Turkey hangover? Kaleidoscope has your cure
They say there’s no such thing as bad pizza or bad, um, you know what. And there certainly are a lot of good pizza parlors in the Rogue Valley.
So, if you’re up to your gizzard with Thanksgiving turkey and all the trimmings, you might be in the mood for something tasty but simpler this weekend.
How about a pizza and a brew?
We recommend Kaleidoscope Pizzeria & Pub at 3084 Crater Lake Highway in Medford. It’s among the best the valley has to offer. In fact, it is a consistent winner in the Mail Tribune “Best of the Best” poll.
This year in the Mail Tribune’s poll it won the trifecta: “Best Pizza,” “Best Restaurant Customer Service” and “Best Overall Restaurant,” with stiff competition in each category.
Kaleidoscope stands out because of its good food, attentive and friendly service and great atmosphere. The pub has few equals in the area, offering a large selection of beers, ales, cocktails, and wine — by the glass or by the bottle from its well-stocked cellar.
Yes, a cold brew is a great way to wash down a great pie. But it’s the pizza that’s the star here, freshly house-made from scratch. They create a classic thin crust from their own dough recipe, hand-tossed and made fresh daily.
You also can order a crust that’s thick, whole wheat (thin or thick), gluten-free or vegan (gluten-free and egg-free). My favorite is the regular thin crust.
I’m a minimalist when it comes to pizza. I want to be able to see all the ingredients when I look down at a pie. The proof is in the eating, when you notice each ingredient: the little pungent ping of saltiness in some scattered capers, for instance. Or the Tuscan hillside aroma of dried oregano. The flavor profile of pepperoni that hits all the right notes: meaty, spicy, a little sour and chewy.
That’s why I usually order a very simple pizza. Last time at Kaleidoscope I ordered a pepperoni pie and it was pizza perfection in every aspect, a 10-inch “small” for $10.50.
The crust was tender but put up just a bit of crackly resistance thanks to a lovely char on the bottom. The edge, the “cornicione,” had a nice chew — it’s never tough or overworked.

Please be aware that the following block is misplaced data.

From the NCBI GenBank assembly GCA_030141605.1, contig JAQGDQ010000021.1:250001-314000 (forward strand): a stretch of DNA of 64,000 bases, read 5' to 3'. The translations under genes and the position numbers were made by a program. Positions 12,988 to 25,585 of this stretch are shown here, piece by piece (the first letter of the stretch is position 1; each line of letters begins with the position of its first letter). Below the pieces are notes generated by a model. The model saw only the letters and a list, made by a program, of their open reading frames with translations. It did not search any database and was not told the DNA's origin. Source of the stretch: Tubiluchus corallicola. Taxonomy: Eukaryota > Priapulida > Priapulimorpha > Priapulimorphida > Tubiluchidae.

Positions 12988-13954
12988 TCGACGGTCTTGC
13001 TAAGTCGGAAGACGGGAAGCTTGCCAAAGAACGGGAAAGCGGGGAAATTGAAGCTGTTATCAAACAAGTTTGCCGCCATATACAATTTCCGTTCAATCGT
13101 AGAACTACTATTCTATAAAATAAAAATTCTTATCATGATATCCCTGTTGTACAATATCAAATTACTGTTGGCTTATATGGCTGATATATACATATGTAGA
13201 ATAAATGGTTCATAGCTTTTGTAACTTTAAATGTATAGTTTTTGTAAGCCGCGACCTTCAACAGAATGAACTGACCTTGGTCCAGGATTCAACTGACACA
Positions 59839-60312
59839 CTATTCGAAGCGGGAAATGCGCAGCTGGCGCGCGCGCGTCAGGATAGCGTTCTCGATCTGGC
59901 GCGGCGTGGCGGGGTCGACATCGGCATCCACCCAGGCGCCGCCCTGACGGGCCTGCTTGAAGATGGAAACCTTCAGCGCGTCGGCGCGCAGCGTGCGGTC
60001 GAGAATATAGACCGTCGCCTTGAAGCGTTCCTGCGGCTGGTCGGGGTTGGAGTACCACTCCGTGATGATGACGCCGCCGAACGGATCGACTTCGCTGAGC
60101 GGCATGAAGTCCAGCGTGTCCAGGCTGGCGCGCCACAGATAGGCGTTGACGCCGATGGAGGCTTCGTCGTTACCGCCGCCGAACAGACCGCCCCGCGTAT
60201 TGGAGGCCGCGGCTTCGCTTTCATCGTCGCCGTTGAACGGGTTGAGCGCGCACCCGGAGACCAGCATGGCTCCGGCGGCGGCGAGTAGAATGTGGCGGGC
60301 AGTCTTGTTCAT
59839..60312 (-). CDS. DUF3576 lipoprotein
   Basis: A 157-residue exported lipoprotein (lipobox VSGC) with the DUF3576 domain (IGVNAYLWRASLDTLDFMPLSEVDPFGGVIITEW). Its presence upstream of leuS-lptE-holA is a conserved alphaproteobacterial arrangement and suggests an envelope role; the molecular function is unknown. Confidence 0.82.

Some people like their pepperoni edge-to-edge with no sign of daylight in between. That can get a little greasy. It was not the case on this pepperoni gem, with scattered slices that didn’t overpower the blended mozzarella-provolone cheeses or tangy marinara sauce. It had a nice balance of flavors.
I’ve had the pepperoni before with mushrooms and green pepper. Again, the pizza makers didn’t overload it.
Another time we ordered a medium (15-inch) half-and-half for $27.50 with Jerry’s Italian sausage and the veggie Mediterranean. The sausage half was for me, although Karen and I shared bites.
I don’t know who Jerry is, but he should be congratulated on his beautifully seasoned sausage. It comes with the same blended cheeses and marinara sauce, along with green pepper and black olives. The combination is a palate-pleaser.
The Mediterranean is one of the house’s fully-loaded pies, full of flavor but a bit overpowering. It was topped with caramelized red onions, artichoke hearts, roasted red peppers, roasted garlic, feta, Kalamata olives, capers, diced Romas, basil and pesto. Whew! If I try it again, I’ll ask them to use half as much of every ingredient.
The Kalua pork pizza is unique, with flavors that instantly transport you to the islands. With a garlic and olive oil base, it’s topped with teriyaki pork, red onions, fresh pineapple, sesame seeds, green onions and mozzarella-provolone. It’s a creative — and successful — variation of the traditional Hawaiian. If you want it spicy, you can add Sriracha sauce on the side or on top. It’s $13.95 for a small, $30.50 for a medium, and $36.25 for a large.
Speaking of spicy, the chipotle steak pizza is one we haven’t seen elsewhere, with the zesty flavors of Mexico. It has seasoned steak (or chicken), diced red onions, diced Romas, spicy de arbol sour cream, cilantro, mozzarella-provolone and chipotle sauce — a fajita on a pie!
These are examples of a very large menu of specialties, including 11 veggie pizzas, 13 chicken and seafood versions, and 16 meat pizzas. The menu is not static. New variations are added frequently. And, of course, you can build your own from a large list of ingredients.
Besides regular to-go orders, you can ask for a half-baked pizza to finish baking at home. I don’t recommend the half-baked option. Unless you have a great pizza oven at home, you can’t get the char and crispness they get at the restaurant. You run the risk of soggification.
For people in a hurry during the lunch hour Monday through Friday, pizza is available by the slice. You can get a pepperoni or three-cheese for $4.25 or the slice of the day for $4.75.
They even have a happy hour, what they call their grateful deals, available from 3 to 5 p.m. Monday through Thursday for dine-in customers only. That menu includes reduced-price smoothies, drinks, pizza slices, breadsticks, a soup-breadstick-Caesar salad combo, artichoke spinach dip and jalapeno jack bites.
The restaurant, open from 11 a.m. to 9 p.m. daily but open until 10 p.m. on Fridays and Saturdays, became so popular, the owners built a separate, nearby facility for to-go orders, relieving congestion at the main building.
It’s not just pizza at Kaleidoscope. You’ll also find appetizers, soups, salads, calzones,and a nice selection of desserts. After even one visit, you’ll see why people give it such high marks.
Jim Flint is a freelance writer living in Ashland. Reach him at email@example.com.